IF WE CAN’T CALL IT PORT ON THE LABEL, WHAT DO WE CALL IT?

Since the law in 2005 no one can call their wines one of their safeguarded regional “place” names. These are: Burgundy, Chablis, Champagne, Chianti, Claret, Haut-Sauterne, Hock, Madeira, Malaga, Marsala, Moselle, Port, Retsina, Rhine, Sauterne, Sherry and Tokay. The only wineries allowed to still use these names is if they were using it prior to the law and have been grandfathered in. (Also, before you ask, according to the TTB, you still cannot use the place names even if you are buying it from someone who has the name grandfathered in.)

Many place names have easy workarounds, such as Sparkling Wine for Champagne. But the one that is the biggest hiccup for wineries is an alternative name to Port. Some simply call it “Dessert Wine” on the label, but this to me, as a consumer, is troublesome. I am not all that fond of Port but love dessert wine. Port is fortified wine, which means they’ve used an alcohol additive such as brandy. Dessert wine doesn’t use an alcohol additive but instead lets the natural sugars ferment by leaving the grapes on the vine longer.

After doing much research into alternate names for Port, the one that my clients have found the most success with is “Forté.” It’s close enough to the word Port, and more elegant that Forte.

Names you CANNOT call your port wine:

  • Fortified Wine (strangely enough, because that is what it is)
  • Nothing which contains the four letters consecutively port
  • Portly Dessert Wine
  • Export
  • Pour-it
  • Pour’t
  • Portage
  • Portal
  • Port-style

Some have been approved using these two names below, while others have not:

  • “Metodo Portuguese” which means (Portuguese method)
  • “Pour it”

Get Creative:

Some wineries use names such as: Fort, and “WSA,” which refers to “wine spirits additions,” “USB” (ports), “Not Starboard” (Starboard alone is trademarked already), Seriously crafted dessert wine.

Not the Four Letter Word:

The TTB firmly states that you cannot use any form the the four letters PORT in sequence, anywhere on the label, front or back. However, I often run across port in wineries where they clearly print the words port, but fluff it a bit, like in “Portly” even though they aren’t grandfathered in to use it. I ask how they got approved but they just answer, “depends on who approves the application”. It just makes me wonder if they legally filed the label. I would love to hear your comments or experiences using the word Port on your label or other clever names.

To be sure you will be using a top notch graphic designer who has many years of experience, knows the rules of printing, and keeps up with the modern trends, please contact me at [email protected] or click this link. Check out my designs here. I include testimonial pages where my clients express their experiences working with me. I offer unique designs to get your product label, brochures, and ads looking professional and sell. I design personally with you on each project so you get 25+ years experience behind each creation. I strive to save you money in the design process, using stock images and manipulating stock illustrations when the budget calls for it. I can guide you through the TTB approval process for your label and help find the right printer for your project. My design studio is located right in the heart of wine country, in Glen Ellen, Sonoma County, Northern California.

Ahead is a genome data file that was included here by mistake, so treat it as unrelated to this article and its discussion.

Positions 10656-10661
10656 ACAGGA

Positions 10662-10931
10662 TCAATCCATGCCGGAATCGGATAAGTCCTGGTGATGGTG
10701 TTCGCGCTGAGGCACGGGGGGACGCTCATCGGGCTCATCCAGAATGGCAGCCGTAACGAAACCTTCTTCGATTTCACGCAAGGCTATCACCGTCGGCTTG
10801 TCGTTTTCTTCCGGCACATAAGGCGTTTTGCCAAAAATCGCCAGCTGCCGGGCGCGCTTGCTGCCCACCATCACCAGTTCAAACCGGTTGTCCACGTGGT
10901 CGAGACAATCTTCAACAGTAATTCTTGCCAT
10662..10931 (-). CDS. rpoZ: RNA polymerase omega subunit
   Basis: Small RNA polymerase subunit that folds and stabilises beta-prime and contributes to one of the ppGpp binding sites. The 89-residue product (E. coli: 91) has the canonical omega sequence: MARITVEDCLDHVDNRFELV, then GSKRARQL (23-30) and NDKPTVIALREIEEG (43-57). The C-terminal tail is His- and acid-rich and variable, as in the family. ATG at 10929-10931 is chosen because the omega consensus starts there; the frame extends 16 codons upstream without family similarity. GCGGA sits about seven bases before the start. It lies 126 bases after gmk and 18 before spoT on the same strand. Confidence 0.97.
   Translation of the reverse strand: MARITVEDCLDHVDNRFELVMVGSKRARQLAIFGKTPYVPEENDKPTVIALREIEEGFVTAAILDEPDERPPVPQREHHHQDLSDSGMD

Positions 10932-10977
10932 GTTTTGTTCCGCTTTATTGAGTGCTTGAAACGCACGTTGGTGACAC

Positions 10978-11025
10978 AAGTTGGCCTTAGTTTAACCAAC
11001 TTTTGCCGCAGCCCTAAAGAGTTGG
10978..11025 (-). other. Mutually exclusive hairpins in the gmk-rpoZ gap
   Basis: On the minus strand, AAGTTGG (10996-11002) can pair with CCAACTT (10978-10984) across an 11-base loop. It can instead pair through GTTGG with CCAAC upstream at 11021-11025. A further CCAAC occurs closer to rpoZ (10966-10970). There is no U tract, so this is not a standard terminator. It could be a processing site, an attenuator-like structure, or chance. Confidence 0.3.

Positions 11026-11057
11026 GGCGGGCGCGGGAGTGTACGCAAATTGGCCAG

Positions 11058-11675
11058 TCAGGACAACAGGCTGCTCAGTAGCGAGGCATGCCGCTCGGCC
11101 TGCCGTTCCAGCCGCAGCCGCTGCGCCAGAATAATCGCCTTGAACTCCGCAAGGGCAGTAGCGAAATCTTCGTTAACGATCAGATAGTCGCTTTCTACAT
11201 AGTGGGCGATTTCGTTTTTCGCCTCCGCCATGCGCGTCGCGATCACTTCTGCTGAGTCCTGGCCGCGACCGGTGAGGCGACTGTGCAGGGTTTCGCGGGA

WHEN YOU DESIGN YOUR OWN WINE LABEL YOURSELF


“Just make my label TTB compliant, that’s all I need.”

You can save some money by designing your own wine label, but be sure to hire a professional designer to actually create the final.

If you already have a label or logo design in mind, you can draw up a rough sketch or maybe describe it in words and give that to your designer. Some people try to save money by designing their own label on their computer, using programs that are not made for a finished design, like the word of them all, Microsoft Word. All these are just fine for a designer to start with and can save you money by reducing rounds of concept designs.

Ack! Never design with fonts that come preinstalled on your computer:

Not everyone has a design in mind, but if you do, it is never a good idea to require the designer use your exact fonts you used that came supplied on your computer and the exact placement of the artwork without any tweaks, thinking you’ll be saving yourself some money. Surprisingly, this will NOT save you money. The reason being, the designer has to balance their design sense with a font they would never have chosen and art that is not the right style, thus taking longer to make it look professional and balanced. Your layout should be really be used as a guideline only.

Before and After:

The above graphic is an example of before and after. In the beginning, my client, Rio Claro Wines, sent me the sketch on the left. Without having to go back to the drawing board, since he liked his initial design, I kept their main idea intact. Making it look warmer, sleeker, and more inviting to the consumer was far easier than if they required me to use their exact fonts and exact design and just make it look better. I was able to use the pencil drawing the owner sketched of his vineyard, apply some filters and switched out their busy

Small Tweaks to Client’s art keeps it personal:

I was able to use the pencil drawing the owner sketched of his vineyard, apply some filters and switched out their busy clipart wine with hearts for a simplified version of stock art that didn’t clutter up their label but still got the vision across. When finished, not only did I supply them with their labels, but also their new logo in a variety of formats, that they could use however they pleased.